Secret recording highlights Alito’s strong conservative views on religious issues

WASHINGTON — A month ago, Supreme Court Justice Samuel Alito delivered a commencement speech at an Ohio Catholic college in which he returned to a familiar theme: Conservative Christians are under attack from liberals in a culture war ravaging the United States.

He told students that religious freedom and free speech were under threat and warned that there are “certain principles on which we cannot compromise without paying a frightening price.”

Alito, who is Catholic, has made similar claims over the years in public statements, and his conservative religious worldview is also reflected in his written opinions when the court rules on controversial topics like same-sex marriage.

His views, which were no mystery even in 2005 when he was nominated to the high court by Republican President George W. Bush, are coming under scrutiny again after a secret recording of him speaking at of a social event requiring attendees to purchase a ticket became public this week.

The recording of liberal activist Lauren Windsor is the latest intrusion into the once-closed elitist bubble around judges, which has been repeatedly breached following the tumultuous leak two years ago of a draft ruling, drafted by Alito, overturning abortion rights landmark Roe v. . NBC News was unable to independently verify the audio recordings.

Alito has also been in the spotlight for flags flying outside his homes that were linked to conservative political causes, including former President Donald Trump’s attempt to overturn the 2020 election.

Alito said the flags were flown by his wife, Martha-Ann Alito, and refused to recuse himself from ongoing cases involving Trump and the Jan. 6 attack on the Capitol.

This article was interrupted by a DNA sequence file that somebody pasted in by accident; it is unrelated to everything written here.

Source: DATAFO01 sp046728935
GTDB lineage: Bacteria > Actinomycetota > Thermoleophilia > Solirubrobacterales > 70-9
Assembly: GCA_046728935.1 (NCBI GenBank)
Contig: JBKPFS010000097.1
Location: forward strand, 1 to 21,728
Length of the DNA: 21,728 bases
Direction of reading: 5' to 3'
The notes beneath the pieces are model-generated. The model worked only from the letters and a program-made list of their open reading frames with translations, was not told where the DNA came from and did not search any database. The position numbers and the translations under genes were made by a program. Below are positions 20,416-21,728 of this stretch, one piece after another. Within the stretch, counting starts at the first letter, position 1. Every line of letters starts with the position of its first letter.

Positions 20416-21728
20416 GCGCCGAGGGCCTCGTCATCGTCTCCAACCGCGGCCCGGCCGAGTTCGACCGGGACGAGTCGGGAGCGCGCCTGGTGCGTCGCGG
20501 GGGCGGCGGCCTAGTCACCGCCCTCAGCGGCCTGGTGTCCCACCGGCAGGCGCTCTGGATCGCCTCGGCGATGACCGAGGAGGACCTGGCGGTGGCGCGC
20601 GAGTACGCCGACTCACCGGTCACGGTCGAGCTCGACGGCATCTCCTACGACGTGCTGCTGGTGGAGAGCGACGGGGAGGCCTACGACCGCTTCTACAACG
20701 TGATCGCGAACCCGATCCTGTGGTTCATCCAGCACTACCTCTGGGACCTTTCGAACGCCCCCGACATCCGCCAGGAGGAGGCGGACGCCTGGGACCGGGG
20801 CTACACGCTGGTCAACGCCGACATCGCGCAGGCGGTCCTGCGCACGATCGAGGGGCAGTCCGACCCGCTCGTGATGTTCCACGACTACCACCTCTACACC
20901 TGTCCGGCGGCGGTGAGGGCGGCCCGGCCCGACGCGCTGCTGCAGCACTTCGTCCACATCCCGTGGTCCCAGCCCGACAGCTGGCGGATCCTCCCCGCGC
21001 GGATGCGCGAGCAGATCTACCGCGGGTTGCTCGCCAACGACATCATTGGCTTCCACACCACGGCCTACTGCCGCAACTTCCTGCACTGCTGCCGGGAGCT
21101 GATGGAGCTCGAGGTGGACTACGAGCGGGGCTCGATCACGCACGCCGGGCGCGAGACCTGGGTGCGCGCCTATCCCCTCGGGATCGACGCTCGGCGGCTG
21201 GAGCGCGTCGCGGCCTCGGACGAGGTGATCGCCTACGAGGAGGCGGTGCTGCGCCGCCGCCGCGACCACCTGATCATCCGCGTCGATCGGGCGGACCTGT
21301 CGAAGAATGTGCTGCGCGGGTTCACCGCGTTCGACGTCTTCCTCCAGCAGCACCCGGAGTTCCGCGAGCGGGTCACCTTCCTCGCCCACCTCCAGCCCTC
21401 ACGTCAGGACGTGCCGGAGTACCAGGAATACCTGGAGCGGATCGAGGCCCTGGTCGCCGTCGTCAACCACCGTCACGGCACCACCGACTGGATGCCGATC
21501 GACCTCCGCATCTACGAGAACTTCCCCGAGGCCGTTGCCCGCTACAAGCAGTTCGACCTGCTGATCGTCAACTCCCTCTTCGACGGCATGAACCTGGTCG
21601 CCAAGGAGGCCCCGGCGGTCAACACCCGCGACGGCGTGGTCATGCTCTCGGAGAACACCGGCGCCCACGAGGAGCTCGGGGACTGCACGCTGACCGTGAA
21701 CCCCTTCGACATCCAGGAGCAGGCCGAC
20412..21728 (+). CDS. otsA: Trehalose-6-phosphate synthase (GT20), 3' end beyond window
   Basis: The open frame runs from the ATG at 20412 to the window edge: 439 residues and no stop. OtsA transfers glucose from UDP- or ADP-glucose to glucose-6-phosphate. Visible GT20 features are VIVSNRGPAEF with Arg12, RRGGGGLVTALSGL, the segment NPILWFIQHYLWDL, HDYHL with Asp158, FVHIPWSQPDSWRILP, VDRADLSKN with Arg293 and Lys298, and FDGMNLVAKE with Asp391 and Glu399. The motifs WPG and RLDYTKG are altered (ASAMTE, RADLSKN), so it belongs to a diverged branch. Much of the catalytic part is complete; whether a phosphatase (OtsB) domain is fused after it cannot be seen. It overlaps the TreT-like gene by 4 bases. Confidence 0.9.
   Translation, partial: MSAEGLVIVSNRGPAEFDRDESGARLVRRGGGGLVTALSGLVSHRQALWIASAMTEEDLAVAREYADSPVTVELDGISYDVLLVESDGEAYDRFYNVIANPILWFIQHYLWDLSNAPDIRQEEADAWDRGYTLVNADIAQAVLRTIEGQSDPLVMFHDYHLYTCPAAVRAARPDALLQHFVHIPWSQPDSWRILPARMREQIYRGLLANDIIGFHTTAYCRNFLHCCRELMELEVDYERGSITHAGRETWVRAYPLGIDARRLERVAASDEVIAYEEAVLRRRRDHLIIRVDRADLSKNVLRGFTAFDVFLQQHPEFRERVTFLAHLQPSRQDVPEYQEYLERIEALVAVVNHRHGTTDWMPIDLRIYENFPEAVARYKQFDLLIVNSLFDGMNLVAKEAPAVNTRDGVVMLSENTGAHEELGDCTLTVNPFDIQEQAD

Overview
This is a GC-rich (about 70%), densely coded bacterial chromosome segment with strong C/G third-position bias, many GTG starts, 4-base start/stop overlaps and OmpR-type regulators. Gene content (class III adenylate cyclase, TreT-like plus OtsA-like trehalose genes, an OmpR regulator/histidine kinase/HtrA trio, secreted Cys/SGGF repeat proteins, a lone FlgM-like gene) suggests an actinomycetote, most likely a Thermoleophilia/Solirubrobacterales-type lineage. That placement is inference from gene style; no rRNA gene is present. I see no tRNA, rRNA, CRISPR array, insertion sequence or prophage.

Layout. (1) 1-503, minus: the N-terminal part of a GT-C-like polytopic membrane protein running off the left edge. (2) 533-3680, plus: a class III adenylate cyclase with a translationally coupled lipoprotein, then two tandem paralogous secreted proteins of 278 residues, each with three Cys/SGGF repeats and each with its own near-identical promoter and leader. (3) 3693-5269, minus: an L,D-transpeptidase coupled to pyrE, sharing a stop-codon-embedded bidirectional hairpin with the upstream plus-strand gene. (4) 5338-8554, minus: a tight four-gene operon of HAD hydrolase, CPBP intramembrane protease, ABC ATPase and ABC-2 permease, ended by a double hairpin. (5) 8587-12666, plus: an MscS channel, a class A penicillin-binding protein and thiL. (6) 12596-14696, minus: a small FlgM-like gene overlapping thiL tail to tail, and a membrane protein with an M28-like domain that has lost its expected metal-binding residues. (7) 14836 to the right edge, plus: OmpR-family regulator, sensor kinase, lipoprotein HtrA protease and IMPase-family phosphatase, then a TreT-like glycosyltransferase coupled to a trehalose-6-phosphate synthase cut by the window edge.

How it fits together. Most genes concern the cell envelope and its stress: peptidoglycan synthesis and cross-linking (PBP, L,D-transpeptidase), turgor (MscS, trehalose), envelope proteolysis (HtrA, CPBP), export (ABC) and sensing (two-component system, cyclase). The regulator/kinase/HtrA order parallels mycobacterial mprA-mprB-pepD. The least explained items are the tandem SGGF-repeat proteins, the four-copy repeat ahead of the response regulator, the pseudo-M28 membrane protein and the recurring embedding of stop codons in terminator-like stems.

In the latest episode, Windsor secretly recorded Alito and fellow conservative Chief Justice John Roberts at a June 3 event at the court hosted by the Supreme Court Historical Society. The recordings, which also feature Alito’s wife, were first reported by Rolling Stone magazine.

In the recordings, Alito appeared to agree with Windsor, who posed as a conservative Christian, that the United States was locked in a culture war between liberals and conservatives, saying at one point that “one camp or the other will win.” He quickly added that “there may be a way to… live together peacefully, but it’s difficult, you know, because there are differences on fundamental things that can’t really be compromised.”

Alito also agreed when Windsor said the United States should return to a “place of godliness.”

Roberts was more circumspect, pushing back against Powell’s questions, saying it was not up to the court to decide whether the country should be put on a more moral path.

Alito’s comments in particular have drawn renewed attention to his role as one of the most energetic members of the Court’s 6-3 conservative majority, a position that recently prompted a law professor to call him of “just the most MAGA Republican.”

Alito and Roberts, through a Supreme Court spokeswoman, did not respond to requests for comment.

In defending Alito, Carrie Severino, president of JCN, a conservative legal group, said Alito’s agreement with the “piety” comment is “a pretty trite statement for anyone not on the radical left.” .

Richard Garnett, a professor at the University of Notre Dame Law School, said Alito’s remarks on the culture wars, read in context, suggest he is simply arguing that there are deep divisions in the society.